My mom is second biggest fan. My wife is my first. I have two followers already…….;-]

    • ginidietrich

       @rdopping  I spoke last night with Jay Baer and one of the examples he showed is a homebuilder in Canada that answers tweets about his hometown. He is very helpful about recommendations and never sells his business. But guess what happens? People want to buy houses from him because he’s so helpful. It’s a really great way to engage.

  • I can’t tell you how often I see this on blogs. I see so many business blogs that are nothing but news releases, either glorified versions of them, or verbatim. Just kick me in the head.

    • jennwhinnem

       @KenMueller Playing the devil’s advocate, Ken – does it somehow work for SEO? Perhaps that’s their only goal, and they don’t care if you want to read it or not. One of the reasons businesses jump into blogging is to have frequently updated content which is attractive to search engines, you already know this, just stating the obvious, etc. Love to hear your thoughts on that.

      •  @jennwhinnem I would say, sure it can help with SEO. But I’d rather see that in a separate “News” section that as your “blog”. Especially if it is company news about who has been hired, promoted, etc. And if it’s not, perhaps you can rewrite it as a blog post, but not put it up as a news release. To me, it’s a turn-off and seems awfully ego-centric.

        •  @KenMueller yes, News Room or Media Room – use ’em!

        • ginidietrich

           @EricaAllison  @KenMueller @jennwhinnem It should never, never go on your blog for any reason. Yes, in a media room. Yes, on the wires. But never on your blog or social networks. And to @John_Trader1 ‘s point, learn how to optimize correctly.

      • John_Trader1

         @jennwhinnem I can see posting it for SEO purposes but the problem is that many companies don’t even know how to do that properly. Keyword optimization, proper use of anchor text, HTML markup, etc. is often weak or non-existent defeating the purposes of posting it. If you are going to muddy up your blog with these types of posts, for Pete’s sake at least get that part right. Otherwise, SEO becomes SENO.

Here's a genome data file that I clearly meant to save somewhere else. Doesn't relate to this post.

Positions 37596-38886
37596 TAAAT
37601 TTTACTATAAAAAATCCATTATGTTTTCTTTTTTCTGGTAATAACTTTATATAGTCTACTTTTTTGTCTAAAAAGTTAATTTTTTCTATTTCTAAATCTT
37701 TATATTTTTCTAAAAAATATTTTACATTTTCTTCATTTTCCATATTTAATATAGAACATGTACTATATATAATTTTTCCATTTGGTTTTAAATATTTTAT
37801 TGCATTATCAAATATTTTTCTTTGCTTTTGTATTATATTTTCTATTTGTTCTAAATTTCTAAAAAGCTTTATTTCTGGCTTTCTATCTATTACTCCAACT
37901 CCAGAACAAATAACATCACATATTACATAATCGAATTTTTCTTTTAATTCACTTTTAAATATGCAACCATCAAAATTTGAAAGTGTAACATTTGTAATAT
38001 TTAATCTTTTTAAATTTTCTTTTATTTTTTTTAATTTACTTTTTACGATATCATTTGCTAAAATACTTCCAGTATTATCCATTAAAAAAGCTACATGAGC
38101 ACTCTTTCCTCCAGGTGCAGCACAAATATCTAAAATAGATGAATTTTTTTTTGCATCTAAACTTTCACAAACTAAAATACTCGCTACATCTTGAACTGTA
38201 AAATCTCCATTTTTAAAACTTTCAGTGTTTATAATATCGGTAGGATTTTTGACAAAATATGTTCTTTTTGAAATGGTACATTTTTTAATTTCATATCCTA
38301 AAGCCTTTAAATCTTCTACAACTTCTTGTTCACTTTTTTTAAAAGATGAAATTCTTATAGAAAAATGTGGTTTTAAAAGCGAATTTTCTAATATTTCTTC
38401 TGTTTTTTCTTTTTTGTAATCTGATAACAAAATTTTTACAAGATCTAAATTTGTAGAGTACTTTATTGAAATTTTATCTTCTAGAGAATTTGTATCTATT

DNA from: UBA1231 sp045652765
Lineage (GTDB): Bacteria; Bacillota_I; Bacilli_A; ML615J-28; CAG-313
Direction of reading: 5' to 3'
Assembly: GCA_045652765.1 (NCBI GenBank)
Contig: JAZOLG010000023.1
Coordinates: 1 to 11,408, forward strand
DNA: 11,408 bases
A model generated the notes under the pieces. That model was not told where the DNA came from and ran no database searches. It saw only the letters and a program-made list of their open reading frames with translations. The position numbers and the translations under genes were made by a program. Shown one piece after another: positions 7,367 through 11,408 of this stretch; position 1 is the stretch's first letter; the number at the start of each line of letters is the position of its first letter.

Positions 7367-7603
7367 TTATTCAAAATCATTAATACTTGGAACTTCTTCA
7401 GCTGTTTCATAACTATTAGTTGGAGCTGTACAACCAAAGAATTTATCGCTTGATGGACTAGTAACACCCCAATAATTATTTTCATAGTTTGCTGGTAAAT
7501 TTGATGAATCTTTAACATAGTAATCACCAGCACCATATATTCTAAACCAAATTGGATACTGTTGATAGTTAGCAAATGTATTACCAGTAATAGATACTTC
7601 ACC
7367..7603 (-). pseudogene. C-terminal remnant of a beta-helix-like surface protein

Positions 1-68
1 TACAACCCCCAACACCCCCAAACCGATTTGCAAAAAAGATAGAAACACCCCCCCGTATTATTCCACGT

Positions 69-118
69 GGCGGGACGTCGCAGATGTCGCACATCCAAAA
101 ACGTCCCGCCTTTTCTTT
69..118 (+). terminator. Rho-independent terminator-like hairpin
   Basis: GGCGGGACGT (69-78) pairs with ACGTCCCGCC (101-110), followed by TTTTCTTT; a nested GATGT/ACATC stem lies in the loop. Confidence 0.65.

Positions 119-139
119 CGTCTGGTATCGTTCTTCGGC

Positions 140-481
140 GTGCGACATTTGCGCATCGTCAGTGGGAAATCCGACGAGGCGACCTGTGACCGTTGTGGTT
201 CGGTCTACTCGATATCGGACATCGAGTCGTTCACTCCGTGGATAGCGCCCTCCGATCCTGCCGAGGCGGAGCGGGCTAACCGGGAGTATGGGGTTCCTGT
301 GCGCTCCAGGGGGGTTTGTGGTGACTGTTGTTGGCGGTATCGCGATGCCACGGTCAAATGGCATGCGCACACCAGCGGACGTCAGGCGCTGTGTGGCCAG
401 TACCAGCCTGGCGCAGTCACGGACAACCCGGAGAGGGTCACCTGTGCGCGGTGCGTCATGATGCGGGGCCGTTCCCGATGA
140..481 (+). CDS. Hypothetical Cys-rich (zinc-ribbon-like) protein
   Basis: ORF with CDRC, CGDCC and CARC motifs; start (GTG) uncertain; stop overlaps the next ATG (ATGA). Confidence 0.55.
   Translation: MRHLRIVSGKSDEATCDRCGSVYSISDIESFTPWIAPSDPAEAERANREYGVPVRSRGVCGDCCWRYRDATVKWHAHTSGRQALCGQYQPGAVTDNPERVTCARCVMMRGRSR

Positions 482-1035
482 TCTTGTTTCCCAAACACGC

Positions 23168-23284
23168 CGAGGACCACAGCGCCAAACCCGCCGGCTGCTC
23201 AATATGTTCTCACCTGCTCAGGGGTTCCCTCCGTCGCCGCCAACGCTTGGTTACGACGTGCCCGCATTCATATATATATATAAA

But, my opinion is that the release doesn’t belong on the blog in the first place.

        • jennwhinnem

           @John_Trader1 LOVE this SENO. I laughed!

      •  @jennwhinnem  @KenMueller I think the big SEO benefits come from placing the release on the wire service site, PRWire, etc. The onsite SEO of a release would be secondary in my view.

        •  @adamtoporek  @jennwhinnem I’ve also used PitchEngine with some success. Helps you build a nice external social friendly release that drives traffic.

  • Sure, some “news” is inside baseball…. a new VP of Operations. etc. So, where do you stand if the press release is about the customers? A new product or a new service, for instance. Obviously, there will be a lot of other communication around these issues, but what about the release?

    •  @adamtoporek I’m with you – I think there ARE times that it totally makes sense to put newsworthy information on your blog. But, I think you have to repackage it out of the news release format into something that fits with your blogs tone and voice (see comment above).

    • ginidietrich

       @adamtoporek But why would you put the news release on your blog? A release is targeted toward a specific message. A blog post should be informational and educational. Yes, to @lauraclick ‘s point, you SHOULD talk about it. But you’re going to write different content for the blog post. Just copying and pasting your release is not what a blog is all about.

      •  @ginidietrich  @lauraclick Okay, I’m with you now… and agree. You’ll want to repurpose the content to be more blog friendly — stick the actual release in the “Press Room” section. In thinking about it, you can actually structure it better for SEO that way.